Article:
The foam particles drop, in the region of the chute 15, from the conveyor belts 5, 6 in free fall through the chute onto the endlessly rotating conveyor belt 17 at the end of the chute. While falling through the chute, a uniform, random intermixing of the heated foam particles takes place. Moreover, the chute, which is preferably constructed to be laterally closed off, for example in a rectangular shape or also in a different circular configuration, is equipped along the inside walls with heating devices 16, for example IR radiators. Thus, the foam particles dropping through the free-fall chute are additionally superficially heated; temperatures are reached here of up to 200° C. and more, depending on the quality of the foam particles. At the end of the chute, the rotating conveyor belt 17 is arranged, which is likewise a "Teflon" belt and the conveying surface rotates in the direction of arrow 27. The velocity of this conveyor belt, which also exerts a collecting function for the heated foam particles dropped thereon, can be regulated. Depending on the velocity, a certain height of the piled-on foam particles results, the finished thickness of the sheeting to be produced being dependent on this height. The heated foam particles piled upon the conveyor belt 17 are then subjected, at the end of conveyor belt 17, to a preliminary compacting step by means of the roll 18. The nip between roll 18 and conveyor belt 17 is adjustable, depending on the desired thickness of the sheeting to be manufactured. For example the size of the nip may be between 40 and 60% of the height of the piled-on foam particles.
The preliminarily compacted sheet then enters directly into a sizing and cooling zone wherein the sizing zone 21 is constituted by the two endlessly rotating chain belts 19, 20, having opposing surfaces rotating in the direction of arrows 28, 29. The speed of the belts 19, 20 is likewise controllable, namely in adaptation to the velocity of the conveyor belt 17. The thickness, i.e. the spacing between the chain belts 19, 20, is likewise adjustable. Cooling is effected through the interspaces of the chain belts, for example with water sprays from spray pipe 30 arranged above, and beneath the sheet and can be recovered in a bottom trough, not shown. In the last section of the sizing zone, air-jet nozzles 31 are preferably arranged, whereby on the one hand the sheet is dried and additionally further cooled, e.g. at 40° to 60° C. at the surfaces of the sheet.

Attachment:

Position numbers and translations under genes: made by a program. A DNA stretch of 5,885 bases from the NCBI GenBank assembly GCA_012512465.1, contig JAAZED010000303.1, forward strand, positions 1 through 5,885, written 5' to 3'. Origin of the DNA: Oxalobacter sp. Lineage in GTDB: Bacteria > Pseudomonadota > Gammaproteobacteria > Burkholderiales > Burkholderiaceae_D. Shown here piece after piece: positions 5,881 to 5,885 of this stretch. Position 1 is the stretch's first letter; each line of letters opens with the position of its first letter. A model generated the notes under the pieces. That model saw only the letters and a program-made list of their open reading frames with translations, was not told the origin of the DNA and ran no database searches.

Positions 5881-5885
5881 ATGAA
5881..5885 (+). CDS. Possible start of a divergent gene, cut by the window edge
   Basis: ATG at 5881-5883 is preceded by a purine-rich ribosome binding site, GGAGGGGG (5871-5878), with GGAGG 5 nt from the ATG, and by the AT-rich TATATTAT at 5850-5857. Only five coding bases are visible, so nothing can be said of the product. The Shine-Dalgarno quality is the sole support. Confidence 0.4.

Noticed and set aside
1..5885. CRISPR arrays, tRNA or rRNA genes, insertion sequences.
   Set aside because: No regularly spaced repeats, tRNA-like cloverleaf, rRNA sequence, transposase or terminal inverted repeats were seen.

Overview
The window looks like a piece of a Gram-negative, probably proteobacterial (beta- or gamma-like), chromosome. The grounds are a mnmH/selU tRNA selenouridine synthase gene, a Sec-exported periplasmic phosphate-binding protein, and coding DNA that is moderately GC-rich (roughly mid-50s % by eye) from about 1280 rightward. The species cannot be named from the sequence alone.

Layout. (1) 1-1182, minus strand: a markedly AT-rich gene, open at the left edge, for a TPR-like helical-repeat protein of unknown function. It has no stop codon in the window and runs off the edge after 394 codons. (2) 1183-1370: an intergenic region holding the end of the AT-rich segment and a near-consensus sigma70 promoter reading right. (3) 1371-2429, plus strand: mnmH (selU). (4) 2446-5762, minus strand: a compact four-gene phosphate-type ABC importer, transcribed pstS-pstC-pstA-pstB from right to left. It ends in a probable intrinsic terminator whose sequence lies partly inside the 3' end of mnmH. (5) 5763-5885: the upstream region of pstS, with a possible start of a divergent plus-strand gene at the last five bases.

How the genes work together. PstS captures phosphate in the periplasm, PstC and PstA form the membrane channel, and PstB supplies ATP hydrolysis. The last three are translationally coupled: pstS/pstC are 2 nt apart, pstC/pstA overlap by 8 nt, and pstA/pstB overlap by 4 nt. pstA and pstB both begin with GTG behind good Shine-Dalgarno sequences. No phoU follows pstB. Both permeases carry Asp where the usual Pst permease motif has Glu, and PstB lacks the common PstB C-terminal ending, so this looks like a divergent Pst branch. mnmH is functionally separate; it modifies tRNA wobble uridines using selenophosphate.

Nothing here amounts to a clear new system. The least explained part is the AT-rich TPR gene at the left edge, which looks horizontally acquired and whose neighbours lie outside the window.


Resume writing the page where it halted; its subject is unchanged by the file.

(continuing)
After leaving the sizing zone, the finished sheeting is trimmed along the edges with a cutter 22 in the longitudinal extension and is optionally divided and thereafter cut to size by means of a transverse sawing means 23. After the cutting step, the cut-off panels slide away from the sheeting over the table 24 and are taken off therefrom.
The arrangement of the sizing zone and the conveyor belts 5, 6 in superimposed, tier-like fashion as shown in the embodiment of the FIGURE is especially space-saving. However, it is just as well possible to dispose the conveyor belts 5, 6 in one plane, and it is likewise feasible to associate even a third conveyor belt with the falling chute, if desired, for fillers or binders to be included in the final sheeting product.
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|U.S. Classification||156/62.2, 156/242, 264/126, 156/499, 264/112, 428/207, 156/322|
|International Classification||B29B13/00, B29C59/00, B32B5/32, B29C44/00, B29C44/34, B29C44/30, B29C67/00, B29C44/12|
|Cooperative Classification||Y02W30/62, B29K2023/00, B29K2105/04, B29B17/0036, B29B13/00, B29L2007/00, B29C44/30, Y10T428/24901, B29L2009/00, B29C44/3461, B29C44/12|
|European Classification||B29C44/12, B29B13/00, B29C44/30, B29C44/34H|
|Sep 25, 1981||AS||Assignment|
Owner name: DYNAMIT NOBEL AKTIENGESELLSCHAFT, GERMANY
Free format text: ASSIGNMENT OF ASSIGNORS INTEREST.;ASSIGNORS:BREITSCHEIDEL, HANS-ULRICH;SPIELAU, PAUL;ALFTER, FRANZ-WERNER;REEL/FRAME:003930/0149;SIGNING DATES FROM 19810831 TO 19810903
|Jul 2, 1987||REMI||Maintenance fee reminder mailed|
|Nov 29, 1987||LAPS||Lapse for failure to pay maintenance fees|
|Feb 16, 1988||FP||Expired due to failure to pay maintenance fee|
Effective date: 19871129